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Removable Steering Wheel

This guide shows you how to fit a removable steering wheel to an Esprit. This comprises of a to parts, one attaches to your steering wheel hub, the other to your wheel. Two reverse levers hold the wheel to the hub, simply pull both to release the wheel, just like F1 cars. Fitting adds around 25mm to the length of the wheel, which shouldn't be noticeable. Fitting is done on a 89 SE and does need a small amount of fetting.

Fitting a removable steering wheel serves two main purposes. The first is giving easier access in the out of the Esprits cockpit. By removing the wheel, getting into the Esprit is all the more easy. This is especially useful to taller drivers who have problems getting their legs under the wheel. The second is security. A removable steering wheel is a very useful deterrent to thieves. Removing your steering wheel overnight if you don't park your Esprit in a garage is a great security device. Also if you're going to leave your Esprit somewhere for a long time or somewhere you don't know. Removing the wheel will reduce the likely hood of it being stolen. If you can't take the wheel with you, placing it in the boot will still deter most thieves. As a note the device comes with a key to stop your wheel being stolen. Another benefit of the removable wheel is that any work in the Esprits footwell will now be easier as the wheel can be removed for easy access. It's also a great little gadget for your Esprit ;-)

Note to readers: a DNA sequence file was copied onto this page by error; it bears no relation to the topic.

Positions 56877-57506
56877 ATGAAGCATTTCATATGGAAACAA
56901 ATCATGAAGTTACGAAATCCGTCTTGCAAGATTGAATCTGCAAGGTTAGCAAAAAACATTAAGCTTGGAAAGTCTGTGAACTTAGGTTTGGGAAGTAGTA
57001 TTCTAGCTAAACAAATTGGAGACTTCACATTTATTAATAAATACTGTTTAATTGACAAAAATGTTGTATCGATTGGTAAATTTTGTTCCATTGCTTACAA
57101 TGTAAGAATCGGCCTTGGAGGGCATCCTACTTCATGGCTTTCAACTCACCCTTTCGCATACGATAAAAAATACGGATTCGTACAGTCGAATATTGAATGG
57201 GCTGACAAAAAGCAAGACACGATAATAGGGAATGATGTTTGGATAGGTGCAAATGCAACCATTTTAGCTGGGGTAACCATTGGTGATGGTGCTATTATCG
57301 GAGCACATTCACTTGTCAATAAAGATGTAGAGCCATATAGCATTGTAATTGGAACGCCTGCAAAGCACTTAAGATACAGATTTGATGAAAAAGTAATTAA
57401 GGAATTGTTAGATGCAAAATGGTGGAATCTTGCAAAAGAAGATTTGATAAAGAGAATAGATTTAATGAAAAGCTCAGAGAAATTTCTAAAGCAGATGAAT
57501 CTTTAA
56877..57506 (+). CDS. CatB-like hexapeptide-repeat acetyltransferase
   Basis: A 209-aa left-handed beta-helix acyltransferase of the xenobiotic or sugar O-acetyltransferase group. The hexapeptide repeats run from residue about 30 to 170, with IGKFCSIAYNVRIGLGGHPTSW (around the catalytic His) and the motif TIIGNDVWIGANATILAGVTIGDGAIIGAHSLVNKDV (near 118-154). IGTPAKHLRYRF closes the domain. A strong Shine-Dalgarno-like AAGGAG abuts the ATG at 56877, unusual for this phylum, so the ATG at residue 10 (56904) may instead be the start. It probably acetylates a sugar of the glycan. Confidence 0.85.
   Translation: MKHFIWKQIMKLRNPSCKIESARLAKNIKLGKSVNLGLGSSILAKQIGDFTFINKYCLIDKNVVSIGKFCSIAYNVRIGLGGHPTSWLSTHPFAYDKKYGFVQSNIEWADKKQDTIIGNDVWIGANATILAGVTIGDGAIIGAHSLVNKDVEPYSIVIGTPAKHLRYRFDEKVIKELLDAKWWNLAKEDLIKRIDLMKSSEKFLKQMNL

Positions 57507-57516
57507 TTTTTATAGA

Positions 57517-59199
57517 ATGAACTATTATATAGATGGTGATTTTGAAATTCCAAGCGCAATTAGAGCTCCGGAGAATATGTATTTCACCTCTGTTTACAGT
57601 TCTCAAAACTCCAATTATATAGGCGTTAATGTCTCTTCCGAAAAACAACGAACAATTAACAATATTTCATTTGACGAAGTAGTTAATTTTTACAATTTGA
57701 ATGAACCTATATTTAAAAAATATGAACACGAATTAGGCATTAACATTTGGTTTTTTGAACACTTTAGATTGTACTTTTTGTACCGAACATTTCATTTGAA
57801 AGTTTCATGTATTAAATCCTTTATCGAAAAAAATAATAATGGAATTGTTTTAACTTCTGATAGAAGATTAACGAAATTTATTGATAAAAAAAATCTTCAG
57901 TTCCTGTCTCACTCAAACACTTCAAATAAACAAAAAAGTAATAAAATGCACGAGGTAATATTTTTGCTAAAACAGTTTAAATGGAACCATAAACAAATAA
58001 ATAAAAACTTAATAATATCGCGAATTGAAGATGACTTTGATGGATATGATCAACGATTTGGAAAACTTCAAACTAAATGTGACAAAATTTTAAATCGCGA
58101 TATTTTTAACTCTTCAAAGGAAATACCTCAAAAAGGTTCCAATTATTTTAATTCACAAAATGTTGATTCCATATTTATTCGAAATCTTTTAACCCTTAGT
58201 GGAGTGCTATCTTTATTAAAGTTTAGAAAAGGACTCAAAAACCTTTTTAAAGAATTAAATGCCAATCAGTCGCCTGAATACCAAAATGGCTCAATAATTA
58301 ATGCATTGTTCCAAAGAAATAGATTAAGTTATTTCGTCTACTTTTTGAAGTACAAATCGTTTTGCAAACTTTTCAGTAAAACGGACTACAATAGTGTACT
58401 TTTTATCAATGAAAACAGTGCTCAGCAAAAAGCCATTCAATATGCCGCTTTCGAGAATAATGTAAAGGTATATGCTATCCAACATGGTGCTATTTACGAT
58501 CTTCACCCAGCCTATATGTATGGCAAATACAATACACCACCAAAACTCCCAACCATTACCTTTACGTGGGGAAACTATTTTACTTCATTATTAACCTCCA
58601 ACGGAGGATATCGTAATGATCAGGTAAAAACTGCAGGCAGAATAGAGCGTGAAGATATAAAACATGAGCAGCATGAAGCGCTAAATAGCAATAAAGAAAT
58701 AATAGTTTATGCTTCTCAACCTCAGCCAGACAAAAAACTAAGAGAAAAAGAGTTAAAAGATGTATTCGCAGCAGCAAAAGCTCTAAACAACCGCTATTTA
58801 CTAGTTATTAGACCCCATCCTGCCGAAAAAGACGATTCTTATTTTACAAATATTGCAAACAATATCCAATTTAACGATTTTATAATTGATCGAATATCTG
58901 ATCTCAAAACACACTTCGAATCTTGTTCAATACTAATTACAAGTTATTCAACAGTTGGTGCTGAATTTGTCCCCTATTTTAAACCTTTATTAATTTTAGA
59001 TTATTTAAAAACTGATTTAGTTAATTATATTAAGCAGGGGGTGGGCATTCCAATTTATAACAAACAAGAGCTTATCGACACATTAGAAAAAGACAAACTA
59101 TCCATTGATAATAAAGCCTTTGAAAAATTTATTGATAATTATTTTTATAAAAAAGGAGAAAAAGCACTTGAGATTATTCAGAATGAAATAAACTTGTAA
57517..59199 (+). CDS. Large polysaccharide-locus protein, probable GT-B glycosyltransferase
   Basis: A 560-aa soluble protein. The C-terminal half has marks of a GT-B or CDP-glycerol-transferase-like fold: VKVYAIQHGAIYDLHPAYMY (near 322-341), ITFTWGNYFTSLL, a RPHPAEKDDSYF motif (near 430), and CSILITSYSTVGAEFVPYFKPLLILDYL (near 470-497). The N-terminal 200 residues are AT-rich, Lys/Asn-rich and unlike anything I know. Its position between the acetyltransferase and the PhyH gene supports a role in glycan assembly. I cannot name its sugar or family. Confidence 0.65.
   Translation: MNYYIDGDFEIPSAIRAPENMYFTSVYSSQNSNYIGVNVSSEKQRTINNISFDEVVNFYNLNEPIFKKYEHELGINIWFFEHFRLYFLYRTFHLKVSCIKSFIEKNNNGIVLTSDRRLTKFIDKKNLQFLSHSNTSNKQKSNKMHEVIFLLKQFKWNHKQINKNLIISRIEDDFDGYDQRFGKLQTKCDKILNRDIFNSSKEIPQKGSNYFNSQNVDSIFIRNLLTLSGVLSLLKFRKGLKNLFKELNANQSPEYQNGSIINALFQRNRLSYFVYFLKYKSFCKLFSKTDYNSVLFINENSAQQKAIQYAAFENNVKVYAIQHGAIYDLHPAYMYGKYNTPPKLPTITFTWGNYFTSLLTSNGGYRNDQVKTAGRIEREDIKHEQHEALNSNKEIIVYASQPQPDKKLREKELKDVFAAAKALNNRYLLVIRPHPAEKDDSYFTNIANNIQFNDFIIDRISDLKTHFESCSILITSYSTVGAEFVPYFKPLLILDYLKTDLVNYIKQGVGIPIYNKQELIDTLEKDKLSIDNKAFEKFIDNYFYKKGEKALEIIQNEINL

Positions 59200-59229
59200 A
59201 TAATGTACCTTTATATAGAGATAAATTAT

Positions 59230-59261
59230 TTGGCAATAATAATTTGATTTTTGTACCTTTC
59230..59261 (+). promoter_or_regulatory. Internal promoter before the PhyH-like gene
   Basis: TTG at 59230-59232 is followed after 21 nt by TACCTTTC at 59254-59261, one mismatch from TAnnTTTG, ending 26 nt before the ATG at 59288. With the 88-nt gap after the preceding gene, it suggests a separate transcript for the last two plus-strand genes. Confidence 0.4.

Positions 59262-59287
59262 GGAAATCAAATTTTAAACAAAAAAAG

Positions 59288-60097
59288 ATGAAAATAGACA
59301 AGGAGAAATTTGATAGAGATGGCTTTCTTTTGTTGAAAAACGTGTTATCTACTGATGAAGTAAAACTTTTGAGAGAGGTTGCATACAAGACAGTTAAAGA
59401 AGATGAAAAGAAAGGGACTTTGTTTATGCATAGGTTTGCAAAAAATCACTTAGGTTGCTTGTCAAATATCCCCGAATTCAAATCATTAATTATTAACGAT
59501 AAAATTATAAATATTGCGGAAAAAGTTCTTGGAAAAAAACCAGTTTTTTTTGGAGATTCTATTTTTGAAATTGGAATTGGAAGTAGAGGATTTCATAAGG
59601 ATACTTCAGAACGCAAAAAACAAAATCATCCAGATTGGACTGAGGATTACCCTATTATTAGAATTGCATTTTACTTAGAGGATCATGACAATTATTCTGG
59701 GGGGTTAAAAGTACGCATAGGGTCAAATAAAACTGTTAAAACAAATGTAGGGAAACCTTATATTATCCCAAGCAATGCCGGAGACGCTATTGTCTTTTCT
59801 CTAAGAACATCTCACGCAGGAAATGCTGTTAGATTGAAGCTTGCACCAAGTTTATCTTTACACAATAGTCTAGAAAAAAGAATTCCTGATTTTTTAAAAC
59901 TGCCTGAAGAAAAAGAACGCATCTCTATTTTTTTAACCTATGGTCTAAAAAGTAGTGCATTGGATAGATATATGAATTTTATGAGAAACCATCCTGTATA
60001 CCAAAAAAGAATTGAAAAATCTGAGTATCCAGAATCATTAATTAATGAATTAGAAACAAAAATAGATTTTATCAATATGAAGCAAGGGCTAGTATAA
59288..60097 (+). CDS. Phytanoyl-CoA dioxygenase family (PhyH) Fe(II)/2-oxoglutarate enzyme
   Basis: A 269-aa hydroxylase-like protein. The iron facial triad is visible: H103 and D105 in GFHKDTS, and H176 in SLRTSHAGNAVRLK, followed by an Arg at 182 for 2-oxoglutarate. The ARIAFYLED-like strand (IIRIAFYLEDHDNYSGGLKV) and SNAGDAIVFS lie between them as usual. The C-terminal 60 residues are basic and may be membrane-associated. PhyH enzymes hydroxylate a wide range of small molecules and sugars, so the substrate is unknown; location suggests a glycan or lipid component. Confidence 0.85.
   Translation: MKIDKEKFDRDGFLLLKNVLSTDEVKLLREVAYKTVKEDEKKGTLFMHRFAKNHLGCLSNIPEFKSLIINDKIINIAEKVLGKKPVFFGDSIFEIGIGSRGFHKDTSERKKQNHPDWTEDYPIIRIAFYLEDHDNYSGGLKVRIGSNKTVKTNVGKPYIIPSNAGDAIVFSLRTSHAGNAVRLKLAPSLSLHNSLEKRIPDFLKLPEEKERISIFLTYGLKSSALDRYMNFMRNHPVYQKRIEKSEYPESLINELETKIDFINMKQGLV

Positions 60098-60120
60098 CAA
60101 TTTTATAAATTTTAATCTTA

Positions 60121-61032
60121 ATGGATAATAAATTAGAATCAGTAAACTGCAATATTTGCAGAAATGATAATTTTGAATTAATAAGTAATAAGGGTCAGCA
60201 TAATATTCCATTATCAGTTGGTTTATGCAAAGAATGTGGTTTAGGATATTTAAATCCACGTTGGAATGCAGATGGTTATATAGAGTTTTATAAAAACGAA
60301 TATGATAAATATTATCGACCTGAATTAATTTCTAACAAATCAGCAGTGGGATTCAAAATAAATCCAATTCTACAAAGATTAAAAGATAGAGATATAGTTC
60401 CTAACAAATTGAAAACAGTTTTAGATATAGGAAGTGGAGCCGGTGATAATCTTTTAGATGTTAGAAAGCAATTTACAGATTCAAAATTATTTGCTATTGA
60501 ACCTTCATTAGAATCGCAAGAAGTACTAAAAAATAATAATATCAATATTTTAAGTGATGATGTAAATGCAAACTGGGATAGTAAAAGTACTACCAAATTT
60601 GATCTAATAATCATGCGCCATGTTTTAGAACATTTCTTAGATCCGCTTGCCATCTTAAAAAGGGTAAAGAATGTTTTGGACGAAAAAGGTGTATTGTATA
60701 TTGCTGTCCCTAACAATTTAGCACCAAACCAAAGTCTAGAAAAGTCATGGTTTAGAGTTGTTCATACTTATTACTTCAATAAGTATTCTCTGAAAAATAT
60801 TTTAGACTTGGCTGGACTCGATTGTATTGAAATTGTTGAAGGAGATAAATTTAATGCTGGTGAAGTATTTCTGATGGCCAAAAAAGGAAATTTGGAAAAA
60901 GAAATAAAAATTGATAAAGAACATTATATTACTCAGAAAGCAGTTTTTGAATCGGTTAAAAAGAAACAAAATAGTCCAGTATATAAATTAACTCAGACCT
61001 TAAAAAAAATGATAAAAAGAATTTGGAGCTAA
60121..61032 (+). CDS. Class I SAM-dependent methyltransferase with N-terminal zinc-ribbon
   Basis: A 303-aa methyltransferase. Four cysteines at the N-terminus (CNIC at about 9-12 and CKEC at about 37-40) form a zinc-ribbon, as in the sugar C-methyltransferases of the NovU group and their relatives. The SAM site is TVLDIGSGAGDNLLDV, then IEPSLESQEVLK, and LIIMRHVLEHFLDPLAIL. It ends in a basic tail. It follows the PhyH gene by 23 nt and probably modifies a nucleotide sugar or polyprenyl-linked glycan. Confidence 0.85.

Snap-off hubs can be bought from car accessory stores like Halfords. See www.raid-rdi.com for kit, they should be under £100.


This is a fairly simple install and should take around 1-2 hours.


You will need the following parts:

Snap-off kit

You will need the following tools: